Liverpool legend Ian Rush feels the club’s first football academy outside Merseyside can prevent the cream of Northern Ireland talent slipping through the Anfield net — like George Best managed to do in the 1960s.
The Liverpool FC Football Academy was launched yesterday in Belfast by Rush and will kick-off early next year.
“Unfortunately the best player to come out of Northern Ireland, George Best, ended up at Manchester United — we have to make sure that doesn’t happen again, but it shows that football is in the blood in Northern Ireland,” said Rush, a Liverpool great who left the club in 1996 after scoring a record 229 goals in 469 appearances.
“There are a lot of Manchester United supporters in Northern Ireland and there have been a few Northern Ireland players at United recently. Hopefully our football schools will see more kids from here go to Liverpool.”
The Welshman also acknowledged the huge support Liverpool have in Northern Ireland, with thousands travelling to Anfield on a regular basis.
“There’s a great fan base of Liverpool supporters in Northern Ireland and the Liverpool Football Academy will help connect the supporters with the club even further,” he said.
“Liverpool and Manchester United are, for me, the two best supported clubs in the world. And it’s great to see so many supporters of both clubs here in Northern Ireland.
“Northern Ireland has great footballing tradition, but it’s all about the kids enjoying themselves. It’s always great to see kids enjoying what they are doing.
“The Liverpool Football Academy is not about finding the next superstar. It’s all about kids enjoying their football.
“It’s about good coaching and then kids going away to practice what they have been taught.
“Kids can then move up from one level to the next.”
And Rush pointed out that the Irish League could benefit from the Liverpool Academy.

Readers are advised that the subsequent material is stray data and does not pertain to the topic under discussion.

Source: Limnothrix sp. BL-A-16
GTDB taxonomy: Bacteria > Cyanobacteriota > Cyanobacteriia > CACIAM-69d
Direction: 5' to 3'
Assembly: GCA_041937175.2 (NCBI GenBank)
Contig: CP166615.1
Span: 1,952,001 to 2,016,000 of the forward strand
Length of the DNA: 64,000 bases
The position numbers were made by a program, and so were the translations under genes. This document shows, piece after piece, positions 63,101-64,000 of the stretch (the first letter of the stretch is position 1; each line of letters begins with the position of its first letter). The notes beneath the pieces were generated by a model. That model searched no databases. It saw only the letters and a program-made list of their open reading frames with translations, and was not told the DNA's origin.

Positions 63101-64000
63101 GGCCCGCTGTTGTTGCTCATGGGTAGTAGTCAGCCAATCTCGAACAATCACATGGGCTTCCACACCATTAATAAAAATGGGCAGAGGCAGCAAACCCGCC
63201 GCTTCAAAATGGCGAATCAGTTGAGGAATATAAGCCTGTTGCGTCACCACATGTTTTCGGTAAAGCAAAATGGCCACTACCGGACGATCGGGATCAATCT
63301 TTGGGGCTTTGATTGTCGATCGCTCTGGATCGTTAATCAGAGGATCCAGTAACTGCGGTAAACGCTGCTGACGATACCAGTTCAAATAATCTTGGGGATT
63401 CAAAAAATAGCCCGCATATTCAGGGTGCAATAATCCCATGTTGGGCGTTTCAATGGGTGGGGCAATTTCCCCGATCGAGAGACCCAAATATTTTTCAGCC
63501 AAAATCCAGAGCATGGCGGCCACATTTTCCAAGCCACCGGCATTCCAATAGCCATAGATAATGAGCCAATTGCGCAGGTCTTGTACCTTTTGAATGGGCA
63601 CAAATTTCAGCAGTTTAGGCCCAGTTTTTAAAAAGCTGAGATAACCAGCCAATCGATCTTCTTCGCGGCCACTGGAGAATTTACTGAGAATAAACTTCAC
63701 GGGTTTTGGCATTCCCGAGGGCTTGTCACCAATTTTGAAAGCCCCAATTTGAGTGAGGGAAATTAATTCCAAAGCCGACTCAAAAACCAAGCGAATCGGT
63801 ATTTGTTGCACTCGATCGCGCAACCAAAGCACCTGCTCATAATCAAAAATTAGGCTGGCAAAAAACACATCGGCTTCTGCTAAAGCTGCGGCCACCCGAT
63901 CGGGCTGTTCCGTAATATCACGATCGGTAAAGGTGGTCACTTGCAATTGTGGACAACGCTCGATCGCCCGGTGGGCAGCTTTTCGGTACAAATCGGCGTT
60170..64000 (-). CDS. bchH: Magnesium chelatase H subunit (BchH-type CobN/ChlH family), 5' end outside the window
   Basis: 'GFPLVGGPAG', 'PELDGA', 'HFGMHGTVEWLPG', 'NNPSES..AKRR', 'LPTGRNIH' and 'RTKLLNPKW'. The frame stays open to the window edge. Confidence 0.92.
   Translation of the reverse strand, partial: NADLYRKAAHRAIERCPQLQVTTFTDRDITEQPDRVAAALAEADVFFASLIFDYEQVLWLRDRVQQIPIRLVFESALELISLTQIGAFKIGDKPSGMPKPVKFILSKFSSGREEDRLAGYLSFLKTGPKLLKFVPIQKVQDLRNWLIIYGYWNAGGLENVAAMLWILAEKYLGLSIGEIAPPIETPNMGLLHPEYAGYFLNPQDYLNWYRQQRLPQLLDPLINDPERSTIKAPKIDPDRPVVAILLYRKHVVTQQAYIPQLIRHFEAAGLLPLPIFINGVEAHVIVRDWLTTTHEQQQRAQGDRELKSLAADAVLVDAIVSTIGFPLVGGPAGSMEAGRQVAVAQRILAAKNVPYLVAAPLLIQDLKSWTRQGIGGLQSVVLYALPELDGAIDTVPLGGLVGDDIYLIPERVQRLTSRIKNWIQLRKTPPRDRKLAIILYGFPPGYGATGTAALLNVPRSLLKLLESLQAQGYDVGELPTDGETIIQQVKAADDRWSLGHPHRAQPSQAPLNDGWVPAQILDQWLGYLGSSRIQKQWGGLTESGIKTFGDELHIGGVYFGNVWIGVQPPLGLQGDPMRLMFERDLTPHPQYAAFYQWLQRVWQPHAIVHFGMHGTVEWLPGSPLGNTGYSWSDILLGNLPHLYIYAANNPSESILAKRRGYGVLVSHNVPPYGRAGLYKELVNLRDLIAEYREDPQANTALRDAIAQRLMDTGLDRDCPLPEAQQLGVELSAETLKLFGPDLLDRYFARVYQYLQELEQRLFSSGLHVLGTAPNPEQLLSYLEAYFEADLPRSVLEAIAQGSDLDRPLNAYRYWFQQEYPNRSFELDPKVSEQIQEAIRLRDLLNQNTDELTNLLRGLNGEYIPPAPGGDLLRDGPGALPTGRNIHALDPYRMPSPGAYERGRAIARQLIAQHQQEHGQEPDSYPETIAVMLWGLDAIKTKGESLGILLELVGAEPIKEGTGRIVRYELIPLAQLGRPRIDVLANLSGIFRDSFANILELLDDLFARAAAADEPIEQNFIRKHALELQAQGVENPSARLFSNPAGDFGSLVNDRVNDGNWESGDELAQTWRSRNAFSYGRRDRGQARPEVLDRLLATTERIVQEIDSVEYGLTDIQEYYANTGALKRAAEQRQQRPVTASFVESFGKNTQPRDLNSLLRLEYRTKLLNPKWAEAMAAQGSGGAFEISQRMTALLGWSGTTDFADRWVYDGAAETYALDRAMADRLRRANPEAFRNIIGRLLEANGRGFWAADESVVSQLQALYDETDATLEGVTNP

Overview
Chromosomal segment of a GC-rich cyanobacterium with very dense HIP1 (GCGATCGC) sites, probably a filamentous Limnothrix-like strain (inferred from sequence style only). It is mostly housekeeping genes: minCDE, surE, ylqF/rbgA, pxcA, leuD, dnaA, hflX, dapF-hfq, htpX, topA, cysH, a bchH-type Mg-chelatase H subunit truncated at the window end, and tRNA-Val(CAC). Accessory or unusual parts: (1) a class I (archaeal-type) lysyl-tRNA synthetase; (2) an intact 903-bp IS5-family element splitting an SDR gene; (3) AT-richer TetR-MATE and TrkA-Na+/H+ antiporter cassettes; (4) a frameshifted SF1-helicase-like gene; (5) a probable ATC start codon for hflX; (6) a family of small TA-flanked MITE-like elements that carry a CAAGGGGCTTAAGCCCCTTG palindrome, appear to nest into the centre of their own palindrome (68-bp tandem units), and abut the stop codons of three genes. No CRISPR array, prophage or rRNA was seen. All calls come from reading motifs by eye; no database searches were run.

“Some kids will end up at Liverpool and hopefully plenty more will end up playing for local clubs,” he said.
“If that happens then the Irish League will be better for it. In Wales, the Welsh League will be better for it and so on.”
And Rush stressed that it is possible to make it to the top from a smaller club, though he accepted it is more difficult to do so now than when he was a teenage goalscoring sensation in the lower divisions 30 years ago.
“I started out at Chester City and they aren’t in the Football League any more,” said Rush, who admitted he was saddened to see Chester’s financial struggles as they slipped down the football hierarchy.
“Local communities have got to try and help their clubs as best they can, particularly in these difficult times.”
With so many football clubs in financial difficulties, Rush’s emergence at minnows Chester illustrates the important role smaller clubs have to play.
Rush went from Chester to Liverpool, serving the club in two separate stints, with a spell at Juventus sandwiched in between.
And for a man who experienced the excitement of the footballing heights, his current role with the Liverpool Academy is one he is clearly relishing.
Thousands of youngsters here will be coached in the legendary Liverpool way by Anfield staff coaches.
There are already plans in place to open Academies around the world, with Northern Ireland — in association with the charity Happy Children — first up in early 2011, followed by Norway and Greece, with the aim of being able to give budding young stars the best environment in which to hone and develop their skills in a fun environment, but with carefully structured coaching sessions.
The primary school kids who attended yesterday’s launch will not remember Rush the player. Different playing style, but in terms of modern day superstardom Rush was the Fernando Torres of his day.
Rush was a great player in a great Liverpool team.
Football is all about finding the net and there were few, if any, better at that than Ian Rush.